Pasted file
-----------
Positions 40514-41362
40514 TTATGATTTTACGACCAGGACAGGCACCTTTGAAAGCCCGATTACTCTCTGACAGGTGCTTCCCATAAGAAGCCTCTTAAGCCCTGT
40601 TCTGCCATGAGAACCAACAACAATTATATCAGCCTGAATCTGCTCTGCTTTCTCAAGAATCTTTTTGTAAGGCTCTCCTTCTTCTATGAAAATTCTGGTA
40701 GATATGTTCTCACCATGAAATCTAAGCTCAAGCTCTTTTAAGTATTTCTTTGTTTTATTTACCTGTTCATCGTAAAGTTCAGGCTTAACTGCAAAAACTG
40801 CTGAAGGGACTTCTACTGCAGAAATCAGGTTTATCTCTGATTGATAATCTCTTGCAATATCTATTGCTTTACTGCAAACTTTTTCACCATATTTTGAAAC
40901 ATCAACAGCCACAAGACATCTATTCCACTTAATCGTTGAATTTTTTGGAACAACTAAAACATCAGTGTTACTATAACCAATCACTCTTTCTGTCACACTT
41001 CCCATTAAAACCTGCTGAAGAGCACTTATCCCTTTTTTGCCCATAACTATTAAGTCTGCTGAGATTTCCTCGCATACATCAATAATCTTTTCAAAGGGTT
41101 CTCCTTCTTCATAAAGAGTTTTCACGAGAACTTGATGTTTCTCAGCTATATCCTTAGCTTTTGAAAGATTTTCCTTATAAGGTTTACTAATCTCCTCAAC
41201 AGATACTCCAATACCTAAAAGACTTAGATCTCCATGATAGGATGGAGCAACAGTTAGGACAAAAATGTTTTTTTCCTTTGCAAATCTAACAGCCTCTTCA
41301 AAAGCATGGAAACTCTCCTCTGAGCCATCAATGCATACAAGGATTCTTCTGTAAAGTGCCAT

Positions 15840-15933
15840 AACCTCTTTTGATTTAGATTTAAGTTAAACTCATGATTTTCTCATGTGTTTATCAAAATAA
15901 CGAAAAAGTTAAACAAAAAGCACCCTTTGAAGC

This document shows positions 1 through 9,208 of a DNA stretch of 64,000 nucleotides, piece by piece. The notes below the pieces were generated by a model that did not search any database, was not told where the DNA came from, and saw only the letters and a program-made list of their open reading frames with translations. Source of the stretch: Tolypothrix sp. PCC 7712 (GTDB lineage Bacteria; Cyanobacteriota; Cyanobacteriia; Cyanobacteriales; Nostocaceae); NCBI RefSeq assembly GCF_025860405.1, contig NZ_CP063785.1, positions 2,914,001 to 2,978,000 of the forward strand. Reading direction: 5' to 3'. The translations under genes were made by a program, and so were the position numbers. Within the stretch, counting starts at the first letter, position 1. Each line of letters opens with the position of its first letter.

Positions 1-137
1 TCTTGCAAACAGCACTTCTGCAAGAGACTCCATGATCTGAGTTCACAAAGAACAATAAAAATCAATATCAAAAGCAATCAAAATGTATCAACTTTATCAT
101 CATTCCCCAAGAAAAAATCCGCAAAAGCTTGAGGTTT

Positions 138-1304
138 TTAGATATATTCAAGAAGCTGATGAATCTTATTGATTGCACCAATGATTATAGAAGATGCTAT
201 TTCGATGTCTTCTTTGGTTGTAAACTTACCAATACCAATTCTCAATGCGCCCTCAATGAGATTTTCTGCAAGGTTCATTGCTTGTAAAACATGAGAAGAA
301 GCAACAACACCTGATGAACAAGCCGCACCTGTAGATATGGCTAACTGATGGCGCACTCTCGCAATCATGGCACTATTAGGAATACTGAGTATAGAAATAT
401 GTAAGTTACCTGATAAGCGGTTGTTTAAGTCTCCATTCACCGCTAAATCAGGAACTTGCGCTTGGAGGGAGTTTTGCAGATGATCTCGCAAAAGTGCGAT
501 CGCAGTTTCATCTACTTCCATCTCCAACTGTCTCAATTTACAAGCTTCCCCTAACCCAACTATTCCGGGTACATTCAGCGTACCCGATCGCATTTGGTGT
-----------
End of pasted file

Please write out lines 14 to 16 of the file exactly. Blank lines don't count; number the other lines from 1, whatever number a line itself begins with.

This document shows positions 1 through 9,208 of a DNA stretch of 64,000 nucleotides, piece by piece. The notes below the pieces were generated by a model that did not search any database, was not told where the DNA came from, and saw only the letters and a program-made list of their open reading frames with translations. Source of the stretch: Tolypothrix sp. PCC 7712 (GTDB lineage Bacteria; Cyanobacteriota; Cyanobacteriia; Cyanobacteriales; Nostocaceae); NCBI RefSeq assembly GCF_025860405.1, contig NZ_CP063785.1, positions 2,914,001 to 2,978,000 of the forward strand. Reading direction: 5' to 3'. The translations under genes were made by a program, and so were the position numbers. Within the stretch, counting starts at the first letter, position 1. Each line of letters opens with the position of its first letter.

Positions 1-137
1 TCTTGCAAACAGCACTTCTGCAAGAGACTCCATGATCTGAGTTCACAAAGAACAATAAAAATCAATATCAAAAGCAATCAAAATGTATCAACTTTATCAT